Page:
(Under development – to be expanded)
STRATEGIES FOR STRUCTURAL DESIGN
Structural design is a visual process because it begins with the invention or selection of a form and general arrangement for the structure.
2 DESIGN STRATEGY
From the beginning the designer should have a clear idea of his or her intentions.
In particular, a conscious decision should be taken concerning which of the following is to be given the highest priority.
Appearance must be given the highest priority for buildings that are to have symbolic meaning or which are intended to respond directly to the requirements of architectural theory.
If appearance is given the highest priority the built form will almost certainly have a non- or semi-form-active geometry and large quantities of material will be required to provide adequate strength and rigidity, as in this example.
This approach to design is unlikely to produce a low-carbon architecture.
To achieve maximum efficiency a form-active structure will be required. Maximum efficiency is essential if the limits of what is feasible are being approached. This could be due to a requirement for a very long span.
due to a requirement for a minimum weight structure because the building has to be portable.
Low embodied energy and carbon footprint
For low embodied energy the highest priority will have to be the achievement of maximum economy of means. This will involve finding a suitable compromise between complexity of form, that will increase efficiency, and simplicity of form, that will reduce the energy required for design and fabrication. The level of complexity of the structure should be appropriate for the span and loads involved.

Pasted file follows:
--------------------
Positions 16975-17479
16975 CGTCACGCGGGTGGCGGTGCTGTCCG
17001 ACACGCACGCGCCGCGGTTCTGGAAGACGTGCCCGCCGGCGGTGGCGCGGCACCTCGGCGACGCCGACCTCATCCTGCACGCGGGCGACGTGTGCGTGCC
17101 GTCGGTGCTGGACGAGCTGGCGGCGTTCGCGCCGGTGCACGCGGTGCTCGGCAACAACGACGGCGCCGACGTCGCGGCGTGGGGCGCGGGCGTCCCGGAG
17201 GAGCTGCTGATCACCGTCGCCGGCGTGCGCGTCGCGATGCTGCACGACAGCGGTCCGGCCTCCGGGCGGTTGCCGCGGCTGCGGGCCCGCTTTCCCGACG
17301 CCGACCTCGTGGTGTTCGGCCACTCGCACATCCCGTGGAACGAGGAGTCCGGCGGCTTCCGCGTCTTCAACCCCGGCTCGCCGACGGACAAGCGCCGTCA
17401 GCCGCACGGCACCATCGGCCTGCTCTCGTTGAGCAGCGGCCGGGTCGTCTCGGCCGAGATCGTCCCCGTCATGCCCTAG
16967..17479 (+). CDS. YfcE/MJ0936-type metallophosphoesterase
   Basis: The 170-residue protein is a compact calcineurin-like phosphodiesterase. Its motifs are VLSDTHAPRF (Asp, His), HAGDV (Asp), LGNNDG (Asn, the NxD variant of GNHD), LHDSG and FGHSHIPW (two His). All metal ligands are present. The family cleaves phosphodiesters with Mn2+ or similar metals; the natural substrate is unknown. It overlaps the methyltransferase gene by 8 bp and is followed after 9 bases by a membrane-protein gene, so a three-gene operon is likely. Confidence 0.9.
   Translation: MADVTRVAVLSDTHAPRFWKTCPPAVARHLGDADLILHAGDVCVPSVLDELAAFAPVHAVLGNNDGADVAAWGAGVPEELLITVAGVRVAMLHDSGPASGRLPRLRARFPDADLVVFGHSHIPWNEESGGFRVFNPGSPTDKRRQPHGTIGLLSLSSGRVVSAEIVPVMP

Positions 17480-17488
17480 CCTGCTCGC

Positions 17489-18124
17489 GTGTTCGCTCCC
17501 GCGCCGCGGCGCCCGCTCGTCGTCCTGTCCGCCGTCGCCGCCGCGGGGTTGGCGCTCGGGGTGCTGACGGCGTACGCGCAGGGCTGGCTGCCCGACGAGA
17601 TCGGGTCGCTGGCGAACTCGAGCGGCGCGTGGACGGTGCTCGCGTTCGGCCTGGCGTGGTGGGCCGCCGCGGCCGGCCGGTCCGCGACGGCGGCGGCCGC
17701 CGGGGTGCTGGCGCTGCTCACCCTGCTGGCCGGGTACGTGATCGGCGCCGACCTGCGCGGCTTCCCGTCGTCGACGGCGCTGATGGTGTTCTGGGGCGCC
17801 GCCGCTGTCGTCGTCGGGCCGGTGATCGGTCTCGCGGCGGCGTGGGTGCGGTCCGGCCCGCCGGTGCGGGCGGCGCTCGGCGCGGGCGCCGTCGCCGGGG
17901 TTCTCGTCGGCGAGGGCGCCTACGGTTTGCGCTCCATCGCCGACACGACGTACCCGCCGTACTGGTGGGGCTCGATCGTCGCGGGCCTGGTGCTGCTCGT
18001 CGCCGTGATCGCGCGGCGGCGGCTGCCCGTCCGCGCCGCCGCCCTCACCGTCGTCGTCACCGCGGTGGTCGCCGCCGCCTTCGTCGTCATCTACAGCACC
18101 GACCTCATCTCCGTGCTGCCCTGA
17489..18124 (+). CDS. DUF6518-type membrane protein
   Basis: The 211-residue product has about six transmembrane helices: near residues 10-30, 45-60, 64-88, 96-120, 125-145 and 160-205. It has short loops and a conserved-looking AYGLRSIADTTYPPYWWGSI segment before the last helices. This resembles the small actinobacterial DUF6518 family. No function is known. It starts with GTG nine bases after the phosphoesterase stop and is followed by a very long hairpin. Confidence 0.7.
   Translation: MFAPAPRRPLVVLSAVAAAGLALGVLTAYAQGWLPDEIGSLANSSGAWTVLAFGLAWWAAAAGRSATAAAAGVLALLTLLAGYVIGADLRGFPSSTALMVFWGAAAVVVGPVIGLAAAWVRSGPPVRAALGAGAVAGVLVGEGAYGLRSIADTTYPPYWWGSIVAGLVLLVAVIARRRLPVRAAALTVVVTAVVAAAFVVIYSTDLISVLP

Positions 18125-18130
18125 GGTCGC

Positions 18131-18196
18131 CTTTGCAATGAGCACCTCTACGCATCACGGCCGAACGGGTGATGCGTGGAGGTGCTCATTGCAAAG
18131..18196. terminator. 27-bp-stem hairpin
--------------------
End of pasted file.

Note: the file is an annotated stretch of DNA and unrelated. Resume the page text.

Ease of construction
This building is an example of a structure in which ease of construction was a high priority. The primary structural elements are non-form-active pitched trusses, ‘improved’ by triangulation (structural archetypes). Compressive sub-elements have circular, hollow, ‘improved’ cross-sections (another archetype). The high structural efficiency produced by the ‘improvements’ resulted in a lightweight structure that was simple to erect. Solid timber jointing components facilitated assembly.
Judicious use of structural archetypes resulted in a highly practical structure of low carbon footprint.
Availability of materials
This building was constructed from air-dried bricks made from locally available clay. The use of form-active arches and vaults (structural archetypes) to achieve horizontal spans eliminated the need for beams which would have required inclusion of a different (non local) material. The requirement to use a locally available material had a significant influence on the choice of the overall form of the building.
Ideally, all of these design objectives listed above will be satisfied in equal measure, but realistically, one will be given priority and it is important that this is recognized. Where appearance is the highest priority, for example, efficiency and low carbon footprint are unlikely to be achieved.
3 THE DESIGN PROCESS (under development)
The form generated has to be derived from the designer’s knowledge of structural behaviour. The various aspects of this are:
• adherence to structural principles – the most basic requirement of any structure
• application of structural wisdom – a further set of desirable attributes
• judicious use of structural archetypes – which determine the level of efficiency that will be achieved and are the major influence on the selection of form unless aesthetics is the top priority
• articulation – a refinement that affects buildability and aspects of structural behaviour.